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evaluation findings to inform the evidence base.

Through these case studies, we found little evidence that any one reform performed consistently well. Even PBF in Rwanda, which had strong country-specific evidence of improving quality of care, failed to improve other markers of UHC such as equitable access to care. Furthermore, it’s mostly unknown if eliminating user fees or implementing CBHI violates any of Norheim’s unacceptable tradeoffs. In the Philippines, for example, if eliminating user fees for vulnerable populations threatens the financial viability of hospitals, that reform could make the health system less equitable by driving patients into private sector clinics that are more likely to charge high user fees.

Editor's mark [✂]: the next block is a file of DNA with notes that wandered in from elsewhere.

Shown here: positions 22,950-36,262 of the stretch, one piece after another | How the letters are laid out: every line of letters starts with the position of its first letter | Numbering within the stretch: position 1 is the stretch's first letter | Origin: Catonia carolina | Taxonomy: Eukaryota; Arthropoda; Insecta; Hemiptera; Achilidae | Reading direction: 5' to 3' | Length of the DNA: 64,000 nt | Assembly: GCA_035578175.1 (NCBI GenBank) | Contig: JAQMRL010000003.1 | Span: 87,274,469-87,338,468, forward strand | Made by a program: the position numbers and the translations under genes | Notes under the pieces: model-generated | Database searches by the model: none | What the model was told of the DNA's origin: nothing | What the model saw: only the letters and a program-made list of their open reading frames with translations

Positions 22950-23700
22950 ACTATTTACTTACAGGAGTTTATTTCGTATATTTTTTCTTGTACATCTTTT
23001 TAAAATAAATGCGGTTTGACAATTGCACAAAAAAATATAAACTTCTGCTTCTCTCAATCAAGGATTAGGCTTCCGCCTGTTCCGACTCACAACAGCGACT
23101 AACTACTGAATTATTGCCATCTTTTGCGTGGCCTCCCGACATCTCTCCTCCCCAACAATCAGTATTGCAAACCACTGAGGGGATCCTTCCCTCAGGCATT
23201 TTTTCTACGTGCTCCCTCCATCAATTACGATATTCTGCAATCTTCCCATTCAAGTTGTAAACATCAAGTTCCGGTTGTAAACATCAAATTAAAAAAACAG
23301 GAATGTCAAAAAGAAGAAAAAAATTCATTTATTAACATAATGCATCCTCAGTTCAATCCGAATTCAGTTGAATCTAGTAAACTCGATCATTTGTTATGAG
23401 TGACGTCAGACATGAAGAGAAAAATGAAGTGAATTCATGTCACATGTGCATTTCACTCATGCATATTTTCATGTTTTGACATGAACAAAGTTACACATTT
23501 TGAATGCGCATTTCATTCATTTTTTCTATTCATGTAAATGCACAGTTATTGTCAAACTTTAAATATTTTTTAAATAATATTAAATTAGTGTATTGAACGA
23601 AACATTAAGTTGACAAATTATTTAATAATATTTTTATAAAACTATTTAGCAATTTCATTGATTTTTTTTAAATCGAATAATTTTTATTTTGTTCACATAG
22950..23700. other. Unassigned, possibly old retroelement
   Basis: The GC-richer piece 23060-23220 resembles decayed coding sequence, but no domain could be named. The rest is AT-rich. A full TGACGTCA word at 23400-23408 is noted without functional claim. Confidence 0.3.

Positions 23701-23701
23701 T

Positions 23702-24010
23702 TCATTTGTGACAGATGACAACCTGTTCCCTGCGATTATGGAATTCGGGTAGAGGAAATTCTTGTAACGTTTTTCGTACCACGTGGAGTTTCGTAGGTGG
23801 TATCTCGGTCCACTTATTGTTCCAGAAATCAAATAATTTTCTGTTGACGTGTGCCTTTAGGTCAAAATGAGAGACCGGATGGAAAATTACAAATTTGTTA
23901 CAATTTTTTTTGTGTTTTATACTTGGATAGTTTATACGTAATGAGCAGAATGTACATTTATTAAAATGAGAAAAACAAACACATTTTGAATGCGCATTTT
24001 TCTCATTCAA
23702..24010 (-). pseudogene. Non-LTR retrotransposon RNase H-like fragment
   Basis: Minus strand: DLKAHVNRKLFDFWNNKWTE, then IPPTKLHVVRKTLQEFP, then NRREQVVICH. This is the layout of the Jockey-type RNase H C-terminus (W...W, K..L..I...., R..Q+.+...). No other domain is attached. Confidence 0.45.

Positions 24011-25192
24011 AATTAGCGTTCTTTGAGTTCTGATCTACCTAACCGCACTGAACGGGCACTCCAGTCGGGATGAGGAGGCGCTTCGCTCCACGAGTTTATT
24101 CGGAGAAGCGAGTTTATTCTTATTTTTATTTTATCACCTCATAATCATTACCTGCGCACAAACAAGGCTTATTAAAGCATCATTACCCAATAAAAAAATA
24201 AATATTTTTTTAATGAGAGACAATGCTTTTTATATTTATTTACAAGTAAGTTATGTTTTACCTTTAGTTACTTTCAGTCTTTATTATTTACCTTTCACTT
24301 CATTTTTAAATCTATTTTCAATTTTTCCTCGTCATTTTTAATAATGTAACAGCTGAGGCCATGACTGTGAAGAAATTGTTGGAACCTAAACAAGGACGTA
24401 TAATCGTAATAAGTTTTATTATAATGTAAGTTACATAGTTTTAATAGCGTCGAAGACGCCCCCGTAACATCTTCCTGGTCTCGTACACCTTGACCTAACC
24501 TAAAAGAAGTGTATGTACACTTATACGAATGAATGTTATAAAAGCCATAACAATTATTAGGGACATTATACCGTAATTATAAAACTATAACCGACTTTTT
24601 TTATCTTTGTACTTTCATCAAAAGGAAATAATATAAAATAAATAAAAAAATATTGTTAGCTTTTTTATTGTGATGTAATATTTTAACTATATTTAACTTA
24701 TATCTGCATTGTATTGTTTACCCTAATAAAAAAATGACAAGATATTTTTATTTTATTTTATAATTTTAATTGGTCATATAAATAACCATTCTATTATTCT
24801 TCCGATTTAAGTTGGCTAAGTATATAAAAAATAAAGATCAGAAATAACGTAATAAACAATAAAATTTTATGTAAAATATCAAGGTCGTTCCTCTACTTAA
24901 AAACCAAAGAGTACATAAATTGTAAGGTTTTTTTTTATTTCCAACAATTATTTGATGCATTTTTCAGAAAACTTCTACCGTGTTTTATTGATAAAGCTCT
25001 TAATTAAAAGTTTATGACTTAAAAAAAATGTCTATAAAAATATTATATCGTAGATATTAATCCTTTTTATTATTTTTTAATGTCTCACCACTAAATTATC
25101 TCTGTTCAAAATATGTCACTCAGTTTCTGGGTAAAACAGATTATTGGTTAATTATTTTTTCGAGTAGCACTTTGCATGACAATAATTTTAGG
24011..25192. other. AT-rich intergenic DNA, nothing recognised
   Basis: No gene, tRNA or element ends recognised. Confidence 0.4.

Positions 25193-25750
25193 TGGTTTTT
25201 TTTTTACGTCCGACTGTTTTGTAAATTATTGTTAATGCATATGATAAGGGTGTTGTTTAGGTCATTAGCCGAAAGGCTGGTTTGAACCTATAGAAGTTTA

Using these case studies, we highlight that policy evaluation requires a differential approach based on the data availability, outcomes of interest, and the means of policy implementation. In our paper, we proposed using difference-in-differences and time series evaluation approaches for our three case study questions, although we do not mean to imply that these are the only models available to researchers. For example, cluster randomized trials can produce a high standard of evidence, but their high resource costs and need for researcher control over intervention implementation prevented us from recommending it for any of our case studies.